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Articles Retail 24th Nov 2016

The end of turnover rent leases?

Whilst store presence is still key to a retailer’s brand, rapid advances in technology over recent years and changes to consumer spending habits has resulted in more sales being made on-line. The rapid rise in multichannel and online retailing has resulted in landlords becoming increasingly concerned about in-store turnover figures and the effect on rental income.

Turnover rents have been popular in the retail sector as they enable risk and reward to be shared fairly between a landlord and tenant during difficult market conditions. A typical turnover arrangement provides for the tenant to pay a base rent (usually 80% of the market rent) plus a turnover ‘top up’ which is based upon an agreed percentage of the tenant’s turnover and which is payable only to the extent that it exceeds the base rent.

Today store and online sales are often co-dependent. The consumer purchasing process derives from the physical store, the internet or a combination of them. Accordingly, for the purposes of calculating a tenant’s turnover and the turnover rent payable how should the following be treated:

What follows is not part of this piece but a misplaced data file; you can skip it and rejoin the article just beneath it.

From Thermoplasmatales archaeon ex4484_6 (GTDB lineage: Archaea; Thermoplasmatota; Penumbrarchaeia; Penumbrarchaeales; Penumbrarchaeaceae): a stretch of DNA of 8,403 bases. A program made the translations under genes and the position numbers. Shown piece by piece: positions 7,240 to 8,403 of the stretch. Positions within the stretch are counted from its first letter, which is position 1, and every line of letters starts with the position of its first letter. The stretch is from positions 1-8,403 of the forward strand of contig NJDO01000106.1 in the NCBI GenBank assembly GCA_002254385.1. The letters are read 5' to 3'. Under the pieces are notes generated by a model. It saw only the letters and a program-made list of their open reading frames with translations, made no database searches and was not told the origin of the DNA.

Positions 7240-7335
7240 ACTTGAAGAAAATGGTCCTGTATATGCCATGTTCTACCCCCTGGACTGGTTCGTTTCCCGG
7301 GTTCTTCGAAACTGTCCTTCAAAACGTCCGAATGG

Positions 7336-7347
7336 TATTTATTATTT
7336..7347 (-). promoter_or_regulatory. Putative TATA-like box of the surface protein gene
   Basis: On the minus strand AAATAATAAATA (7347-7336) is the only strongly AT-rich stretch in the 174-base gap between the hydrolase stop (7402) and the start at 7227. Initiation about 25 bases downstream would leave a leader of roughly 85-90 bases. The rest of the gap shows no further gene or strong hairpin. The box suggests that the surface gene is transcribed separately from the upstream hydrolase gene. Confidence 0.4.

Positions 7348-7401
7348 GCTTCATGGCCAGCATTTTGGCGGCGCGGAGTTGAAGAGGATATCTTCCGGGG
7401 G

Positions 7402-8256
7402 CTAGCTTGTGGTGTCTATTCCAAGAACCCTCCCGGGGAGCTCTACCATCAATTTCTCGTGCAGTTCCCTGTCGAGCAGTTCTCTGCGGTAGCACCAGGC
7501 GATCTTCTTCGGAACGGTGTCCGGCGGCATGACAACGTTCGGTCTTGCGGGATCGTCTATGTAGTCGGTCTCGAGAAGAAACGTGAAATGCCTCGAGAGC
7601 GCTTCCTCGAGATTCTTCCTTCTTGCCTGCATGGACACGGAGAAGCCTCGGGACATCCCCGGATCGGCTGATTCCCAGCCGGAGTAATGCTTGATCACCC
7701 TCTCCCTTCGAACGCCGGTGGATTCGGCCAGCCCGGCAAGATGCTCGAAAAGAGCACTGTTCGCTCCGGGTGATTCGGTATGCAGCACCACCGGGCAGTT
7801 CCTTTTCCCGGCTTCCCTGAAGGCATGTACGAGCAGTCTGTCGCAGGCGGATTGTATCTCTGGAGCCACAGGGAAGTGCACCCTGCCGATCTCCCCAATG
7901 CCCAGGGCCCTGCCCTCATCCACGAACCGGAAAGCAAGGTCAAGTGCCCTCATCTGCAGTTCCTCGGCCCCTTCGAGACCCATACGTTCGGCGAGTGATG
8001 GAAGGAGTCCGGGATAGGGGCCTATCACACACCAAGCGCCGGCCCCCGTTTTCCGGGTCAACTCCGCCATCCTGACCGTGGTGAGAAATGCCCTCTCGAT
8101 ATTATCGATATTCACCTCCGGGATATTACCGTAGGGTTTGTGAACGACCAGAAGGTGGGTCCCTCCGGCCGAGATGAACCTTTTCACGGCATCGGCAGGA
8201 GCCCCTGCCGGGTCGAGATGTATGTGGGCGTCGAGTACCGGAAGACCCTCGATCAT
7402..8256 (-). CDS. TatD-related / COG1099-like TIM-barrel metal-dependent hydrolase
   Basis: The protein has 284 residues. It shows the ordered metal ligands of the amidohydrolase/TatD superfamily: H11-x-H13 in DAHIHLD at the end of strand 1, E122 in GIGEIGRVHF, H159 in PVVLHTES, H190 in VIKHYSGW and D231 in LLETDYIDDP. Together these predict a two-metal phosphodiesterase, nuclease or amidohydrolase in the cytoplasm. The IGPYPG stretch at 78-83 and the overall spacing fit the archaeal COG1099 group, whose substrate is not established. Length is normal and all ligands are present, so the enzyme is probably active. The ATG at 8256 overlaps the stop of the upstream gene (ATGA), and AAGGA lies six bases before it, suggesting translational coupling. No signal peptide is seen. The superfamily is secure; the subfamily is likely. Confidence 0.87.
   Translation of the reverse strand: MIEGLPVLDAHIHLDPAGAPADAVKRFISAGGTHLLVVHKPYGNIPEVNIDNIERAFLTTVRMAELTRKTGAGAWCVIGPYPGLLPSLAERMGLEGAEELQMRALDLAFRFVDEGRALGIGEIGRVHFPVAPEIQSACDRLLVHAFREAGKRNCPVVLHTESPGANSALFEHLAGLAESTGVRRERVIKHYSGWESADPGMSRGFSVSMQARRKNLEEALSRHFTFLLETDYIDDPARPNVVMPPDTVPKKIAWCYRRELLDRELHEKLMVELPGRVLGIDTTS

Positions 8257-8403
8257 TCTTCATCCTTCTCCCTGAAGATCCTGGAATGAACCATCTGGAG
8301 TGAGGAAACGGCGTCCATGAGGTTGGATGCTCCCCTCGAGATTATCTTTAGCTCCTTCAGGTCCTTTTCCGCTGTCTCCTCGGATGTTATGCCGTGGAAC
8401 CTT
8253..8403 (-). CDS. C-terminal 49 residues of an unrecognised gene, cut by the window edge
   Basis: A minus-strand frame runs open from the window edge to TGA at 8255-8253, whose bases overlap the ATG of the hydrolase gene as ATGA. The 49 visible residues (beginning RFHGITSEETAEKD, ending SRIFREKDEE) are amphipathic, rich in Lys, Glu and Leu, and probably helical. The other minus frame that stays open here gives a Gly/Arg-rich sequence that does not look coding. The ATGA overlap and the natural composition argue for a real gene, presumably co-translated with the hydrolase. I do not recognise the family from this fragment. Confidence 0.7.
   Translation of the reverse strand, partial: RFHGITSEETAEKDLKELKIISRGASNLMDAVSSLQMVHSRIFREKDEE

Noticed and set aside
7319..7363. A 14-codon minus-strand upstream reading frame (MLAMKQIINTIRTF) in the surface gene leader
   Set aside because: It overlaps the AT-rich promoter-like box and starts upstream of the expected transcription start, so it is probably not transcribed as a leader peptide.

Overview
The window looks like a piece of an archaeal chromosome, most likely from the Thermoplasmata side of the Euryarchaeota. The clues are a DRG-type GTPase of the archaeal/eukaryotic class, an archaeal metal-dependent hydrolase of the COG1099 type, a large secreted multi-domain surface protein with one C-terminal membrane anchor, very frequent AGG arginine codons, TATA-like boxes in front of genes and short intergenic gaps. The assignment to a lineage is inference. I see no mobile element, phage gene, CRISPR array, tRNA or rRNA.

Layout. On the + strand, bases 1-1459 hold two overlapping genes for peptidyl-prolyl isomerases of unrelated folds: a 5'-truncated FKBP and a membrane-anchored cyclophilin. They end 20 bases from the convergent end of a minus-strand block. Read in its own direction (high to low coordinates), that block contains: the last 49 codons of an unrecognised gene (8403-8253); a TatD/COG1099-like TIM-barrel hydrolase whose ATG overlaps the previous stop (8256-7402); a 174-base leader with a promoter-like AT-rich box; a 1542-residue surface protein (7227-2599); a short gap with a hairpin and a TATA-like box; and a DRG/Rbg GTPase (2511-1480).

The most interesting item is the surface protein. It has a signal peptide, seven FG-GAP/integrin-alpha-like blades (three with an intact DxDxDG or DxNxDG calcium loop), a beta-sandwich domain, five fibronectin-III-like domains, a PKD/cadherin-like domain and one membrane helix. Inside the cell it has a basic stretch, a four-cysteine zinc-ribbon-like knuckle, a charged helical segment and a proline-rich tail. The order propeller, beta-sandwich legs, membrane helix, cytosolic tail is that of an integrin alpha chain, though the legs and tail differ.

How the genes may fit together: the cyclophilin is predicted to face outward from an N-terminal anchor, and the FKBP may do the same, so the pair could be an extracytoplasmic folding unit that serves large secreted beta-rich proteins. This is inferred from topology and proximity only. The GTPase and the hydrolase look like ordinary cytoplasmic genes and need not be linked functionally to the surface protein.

• Sales made from terminals or a smart phone application while a customer is physically located in store but where the goods are collected by the customer in store at a later date or delivered to a customer’s home
  • ‘Click and collect’ purchases where a customer orders goods online but collects the goods from in-store
  • Refunds where purchases are made online but the customer later returns goods to the store.

Stores are also used as ‘showrooms’ where consumers view and try out goods before going home and ordering online. In this situation the physical store plays a part in generating the sale but there is no way of attributing the online sale to the store.

We may see a decline in the number of turnover rent leases brought about by issues caused by multichannel retailing and how sales are to be treated. However, it is too early to predict the end of turnover rent leases in the UK which will no doubt evolve and keen interest will no doubt be paid as to how turnover rent leases develop in other countries such as Australia, where some supermarket retailers are subject to separate turnover rent calculations for in-store sales and online sales.

The content of this page is a summary of the law in force at the present time and is not exhaustive, nor does it contain definitive advice. Specialist legal advice should be sought in relation to any queries that may arise.

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